The alert was accompanied by a letter from Charity Commission Chief Executive Helen Stephenson CBE, explaining that the advice was being issued under Section 15(2) of the Charities Act 2011, which empowers the Commission to give such advice or guidance with respect to the administration of charities as it considers appropriate in connection with its function to encourage and facilitate the better administration of charities. She also expressed an expectation that charitable think tanks should draw the new advice to the attention of all trustees “in order to consider it carefully, including discussing it at a future board meeting, to ensure compliance with charity law” and, worryingly, suggested that ignoring the advice “could be deemed as misconduct or mismanagement and will be assessed accordingly”.
We share the concerns of some of our clients with an interest in this area, including concerns that:
- The tone of the new guidance seems to be at odds with recent Government statements about the important contribution that charities can and should make to public debates, with Theresa May recently pledging to ensure that the wording of contracts and grant agreements did not prevent charities from speaking out against government policy, and new Minister for Civil Society Mims Davies this week stating that “Independence and freedom of speech are absolutely vital in this sector” and “government should never seek to stifle debate and prevent legitimate criticism”.
- The guidance places an undue emphasis on ensuring that the “outputs” of a charitable think tank (such as research reports, articles and seminars) are “balanced and neutral”, which we consider to be an unrealistic and undesirable requirement of charitable education. Educational research will inevitably reach conclusions and the research would often be of limited value if that was not the case. The relevant requirement of educational research is, in our view, better expressed in the Commission’s guidance on The Advancement of Education for the Public Benefit, which provides that where research reaches conclusions, those conclusions should be “based on evidence and analysis”.
- The guidance implies that researchers should not be “linked to a particular view or opinion”, which seems to ignore the practical reality that many academics and researchers will be linked to particular schools of thoughts, as a result of their body of work. In our view, the key issue is that any assumptions underlying a research product should be clearly explained and the conclusions derived from a clear, educational process of analysis, allowing the reader to make up their own mind on whether they agree with the assumptions and resulting conclusions.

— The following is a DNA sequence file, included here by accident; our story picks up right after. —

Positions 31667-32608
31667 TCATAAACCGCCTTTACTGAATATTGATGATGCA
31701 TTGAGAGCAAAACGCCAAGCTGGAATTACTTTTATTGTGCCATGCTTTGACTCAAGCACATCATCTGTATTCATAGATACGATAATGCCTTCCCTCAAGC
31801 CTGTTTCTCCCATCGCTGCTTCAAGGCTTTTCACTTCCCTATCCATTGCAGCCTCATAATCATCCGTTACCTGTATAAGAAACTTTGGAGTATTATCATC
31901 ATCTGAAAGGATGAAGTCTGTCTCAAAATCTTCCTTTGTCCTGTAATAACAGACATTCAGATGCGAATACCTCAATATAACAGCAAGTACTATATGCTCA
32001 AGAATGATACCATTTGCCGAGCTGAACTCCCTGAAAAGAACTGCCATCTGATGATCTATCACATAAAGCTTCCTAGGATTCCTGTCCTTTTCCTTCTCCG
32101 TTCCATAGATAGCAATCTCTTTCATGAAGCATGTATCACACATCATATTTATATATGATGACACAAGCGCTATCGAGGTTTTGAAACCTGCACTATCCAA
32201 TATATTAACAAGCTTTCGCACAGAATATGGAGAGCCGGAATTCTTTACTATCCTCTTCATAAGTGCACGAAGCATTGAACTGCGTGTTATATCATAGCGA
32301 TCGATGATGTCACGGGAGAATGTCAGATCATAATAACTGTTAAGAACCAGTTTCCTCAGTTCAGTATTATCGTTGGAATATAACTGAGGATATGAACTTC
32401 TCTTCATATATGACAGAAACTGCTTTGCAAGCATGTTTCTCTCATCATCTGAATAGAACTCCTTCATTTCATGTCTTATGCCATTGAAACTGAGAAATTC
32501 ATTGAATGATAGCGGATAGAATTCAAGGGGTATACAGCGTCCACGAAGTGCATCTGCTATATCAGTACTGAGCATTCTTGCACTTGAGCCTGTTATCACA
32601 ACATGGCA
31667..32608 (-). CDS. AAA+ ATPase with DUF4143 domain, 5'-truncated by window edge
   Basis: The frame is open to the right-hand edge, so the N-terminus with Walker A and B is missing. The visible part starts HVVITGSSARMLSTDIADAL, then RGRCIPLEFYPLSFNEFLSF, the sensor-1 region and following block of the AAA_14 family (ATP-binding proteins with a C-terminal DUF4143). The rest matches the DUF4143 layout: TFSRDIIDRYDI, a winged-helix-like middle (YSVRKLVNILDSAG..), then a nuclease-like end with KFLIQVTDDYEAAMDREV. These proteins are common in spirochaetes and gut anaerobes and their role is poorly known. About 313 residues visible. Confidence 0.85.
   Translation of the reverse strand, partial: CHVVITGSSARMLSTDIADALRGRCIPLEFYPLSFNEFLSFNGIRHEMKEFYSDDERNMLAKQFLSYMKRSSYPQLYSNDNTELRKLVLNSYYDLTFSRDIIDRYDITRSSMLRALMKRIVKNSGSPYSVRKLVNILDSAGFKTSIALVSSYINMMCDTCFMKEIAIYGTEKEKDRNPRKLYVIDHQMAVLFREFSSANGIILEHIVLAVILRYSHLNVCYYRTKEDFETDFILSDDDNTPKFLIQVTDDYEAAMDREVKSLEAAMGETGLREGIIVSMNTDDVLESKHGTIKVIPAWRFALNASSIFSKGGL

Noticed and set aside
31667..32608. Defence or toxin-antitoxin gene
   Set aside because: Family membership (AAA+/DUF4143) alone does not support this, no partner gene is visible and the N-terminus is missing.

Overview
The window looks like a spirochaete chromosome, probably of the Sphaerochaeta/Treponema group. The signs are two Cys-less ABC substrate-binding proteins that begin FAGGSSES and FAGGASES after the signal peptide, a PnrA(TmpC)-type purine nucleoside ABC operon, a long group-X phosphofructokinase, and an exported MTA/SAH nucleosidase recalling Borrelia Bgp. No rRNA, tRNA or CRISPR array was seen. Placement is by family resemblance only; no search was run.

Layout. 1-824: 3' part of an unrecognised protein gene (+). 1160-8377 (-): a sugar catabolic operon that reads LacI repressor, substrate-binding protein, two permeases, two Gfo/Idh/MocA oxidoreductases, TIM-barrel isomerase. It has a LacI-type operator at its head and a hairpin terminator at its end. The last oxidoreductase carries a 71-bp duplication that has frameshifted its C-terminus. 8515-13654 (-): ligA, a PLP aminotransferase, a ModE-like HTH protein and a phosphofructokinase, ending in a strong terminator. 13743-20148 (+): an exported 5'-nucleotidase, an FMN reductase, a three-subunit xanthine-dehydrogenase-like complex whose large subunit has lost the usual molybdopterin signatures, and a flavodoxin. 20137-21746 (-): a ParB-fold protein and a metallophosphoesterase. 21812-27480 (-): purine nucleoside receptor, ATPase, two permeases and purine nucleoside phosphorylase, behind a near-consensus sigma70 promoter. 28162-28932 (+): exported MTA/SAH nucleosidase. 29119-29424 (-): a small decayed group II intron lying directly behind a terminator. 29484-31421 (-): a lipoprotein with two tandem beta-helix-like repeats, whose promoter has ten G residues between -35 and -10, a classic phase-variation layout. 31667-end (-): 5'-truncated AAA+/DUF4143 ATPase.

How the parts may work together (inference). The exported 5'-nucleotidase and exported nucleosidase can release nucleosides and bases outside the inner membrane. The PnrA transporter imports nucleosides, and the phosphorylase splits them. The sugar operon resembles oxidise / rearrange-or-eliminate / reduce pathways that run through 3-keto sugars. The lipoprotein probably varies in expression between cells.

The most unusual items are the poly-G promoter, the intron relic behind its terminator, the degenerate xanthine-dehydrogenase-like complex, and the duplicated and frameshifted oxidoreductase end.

- The guidance also implies that, at think tank events, it will be unacceptable if “the audience is only addressed by people with the same views on a topic”. This seems to ignore both the practical reality that educational lectures are regularly given by a single academic or expert (such as in charitable universities and other seats of learning) and also that it will often be unreasonable to view a single event in isolation, rather than within a broader programme of output.
The guidance is clearly relevant to charitable think tanks, but some of the broader issues it raises in relation to charitable education will also be of interest to a range of other educational charities.
If you would like to be involved in any discussions relating to the new guidance and potentially help us prepare a response on behalf of our clients, please contact Simon Steeden or Luke Fletcher at [email protected] or [email protected].
This information is necessarily of a general nature and doesn’t constitute legal advice. This is not a substitute for formal legal advice, given in the context of full information under an engagement with Bates Wells.
All content on this page is correct as of December 17, 2018.